Angioedema Treatment

At Impact Medical, we will work to diagnose an underlying explanation for angioedema and provide a personalized treatment plan.

What is Angioedema?

Angioedema is defined as swelling without itchiness or significant redness. It can be painful, and depending on the location, it has the potential to be life-threatening.

What Causes Angioedema?

Angioedema can result from medications considered ACE inhibitors, even after tolerating the medication for years or decades. Examples of ACE inhibitors:

  • Benazepril
  • Captopril
  • Enalapril
  • Lisinopril
  • Quinapril
  • Aspirin
  • NSAIDs (Non-steroid anti-inflammatory drugs such as ibuprofen, naproxen and diclofenac) 

What Are the 4 Types of Angioedema?

  1. Hereditary Angioedema (HAE) Type I: This is the most common form of angioedema. People with HAE type 1 have low levels of an enzyme called C1 Esterase Inhibitor (C1-INH).
  2. Hereditary Angioedema (HAE) Type II – Patients with this variant of HAE have normal to elevated levels of C1 Esterase Inhibitor but have poorly functioning C1 Esterase Inhibitor.  
  3. Hereditary Angioedema (HAE) Type III – This is another form of familial angioedema that is less understood.  Patients present the same as those with HAE types I & II, but have normal laboratory testing (normal C1 Esterase Inhibitor and C4 levels).
  4. Acquired Angioedema: This is characterized by an acquired deficiency of C1 Esterase Inhibitor.  Patients with this diagnosis may have an underlying autoimmune connective tissue disease or a lymphoproliferative disorder. 

What Are the Symptoms of Angioedema?

Angioedema is characterized by the sudden and often dramatic swelling of deeper skin layers and mucous membranes, typically without the itchiness or significant redness seen in hives. Here are the key symptoms of angioedema.


Angioedema can be recurrent, with multiple episodes occurring over time. For individuals with underlying conditions like hereditary angioedema (HAE), these episodes may be more frequent.

Potential Triggers

While some cases of angioedema appear to have no apparent trigger, others can be induced by factors like medication, food allergies, insect stings, stress, or physical stimuli like pressure or cold exposure.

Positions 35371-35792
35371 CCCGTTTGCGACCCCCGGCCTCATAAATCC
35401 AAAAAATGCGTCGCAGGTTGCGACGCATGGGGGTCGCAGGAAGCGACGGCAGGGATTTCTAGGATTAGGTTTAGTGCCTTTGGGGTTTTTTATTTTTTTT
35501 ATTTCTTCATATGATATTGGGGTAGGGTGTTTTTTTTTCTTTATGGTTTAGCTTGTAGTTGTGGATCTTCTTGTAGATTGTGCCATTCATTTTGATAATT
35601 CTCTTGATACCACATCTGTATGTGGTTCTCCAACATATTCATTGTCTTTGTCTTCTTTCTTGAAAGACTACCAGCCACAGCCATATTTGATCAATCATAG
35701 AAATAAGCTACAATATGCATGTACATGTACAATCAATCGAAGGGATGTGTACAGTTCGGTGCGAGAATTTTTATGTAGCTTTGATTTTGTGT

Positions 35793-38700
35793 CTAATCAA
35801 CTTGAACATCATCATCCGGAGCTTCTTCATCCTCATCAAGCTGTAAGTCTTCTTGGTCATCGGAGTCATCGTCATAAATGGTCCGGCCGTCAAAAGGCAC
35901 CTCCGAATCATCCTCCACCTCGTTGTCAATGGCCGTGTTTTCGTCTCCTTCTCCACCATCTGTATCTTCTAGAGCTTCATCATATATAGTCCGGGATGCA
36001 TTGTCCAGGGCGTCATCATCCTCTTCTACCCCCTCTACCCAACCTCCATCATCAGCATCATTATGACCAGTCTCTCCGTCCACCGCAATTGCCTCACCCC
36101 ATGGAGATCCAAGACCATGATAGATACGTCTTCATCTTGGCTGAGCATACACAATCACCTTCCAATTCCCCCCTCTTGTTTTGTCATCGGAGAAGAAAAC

Airway Complications

When angioedema affects the throat or the laryngeal area, it can lead to airway obstruction, causing difficulty breathing and potentially becoming life-threatening. This requires immediate medical attention.


The hallmark symptom of angioedema is the rapid and pronounced swelling, often affecting the face (lips, eyelids, and tongue), hands, feet, or the throat. Swelling can be asymmetric and may vary in severity.


Unlike hives, angioedema is typically painless and does not involve the sensation of itching. However, the swelling itself can be uncomfortable and disfiguring.

Mucous Membrane Involvement

In some cases, angioedema can affect the mucous membranes of the mouth, throat, and gastrointestinal tract, causing symptoms such as difficulty speaking or swallowing.

Variable Duration

Angioedema episodes can vary in duration, typically lasting from a few hours to several days. Acute episodes often resolve within 24 to 48 hours.

Diagnosing & Treating Angioedema

Medical History

Angioedema is often caused by an underlying condition. Your provider will examine your medical history to determine the root cause.

Laboratory Studies

Laboratory studies will be ordered to evaluate for hereditary and acquired angioedema. This will include but not be limited to C1 Esterase Inhibitor level (both total and functional), C2 level, C4 level, CH50, C1Q level.


Treatment of angioedema depends on the underlying cause. Your medical professional will work with you to ensure that your treatment plan is tailored to treat your angioedema based on that underlying cause that is determined.

How to Treat Angioedema

Treatment will depend on the underlying cause. If one is diagnosed with acquired angioedema, then the underlying medical condition will need to be addressed first. If the diagnosis is hereditary angioedema (Type I, II or III), we then decide if the individual will be treated with medication.
Angioedema Medications
Medications used to treat angioedema include: Conestat Alfa (Ruconest), Ecallantide (Kalbitor), Icatibant (Firazyr), C1 Esterase Inhibitor (Berinert), Berotralstat (Orladeyo), C1 Esterase Inhibitor (Cinryze, Haegarda), Attenuated Androgens

Angioedema FAQs

Yes. Angioedema can also involve the airway. If one is experiencing angioedema they need to seek medical attention immediately.

Experience freedom from angioedema symptoms today!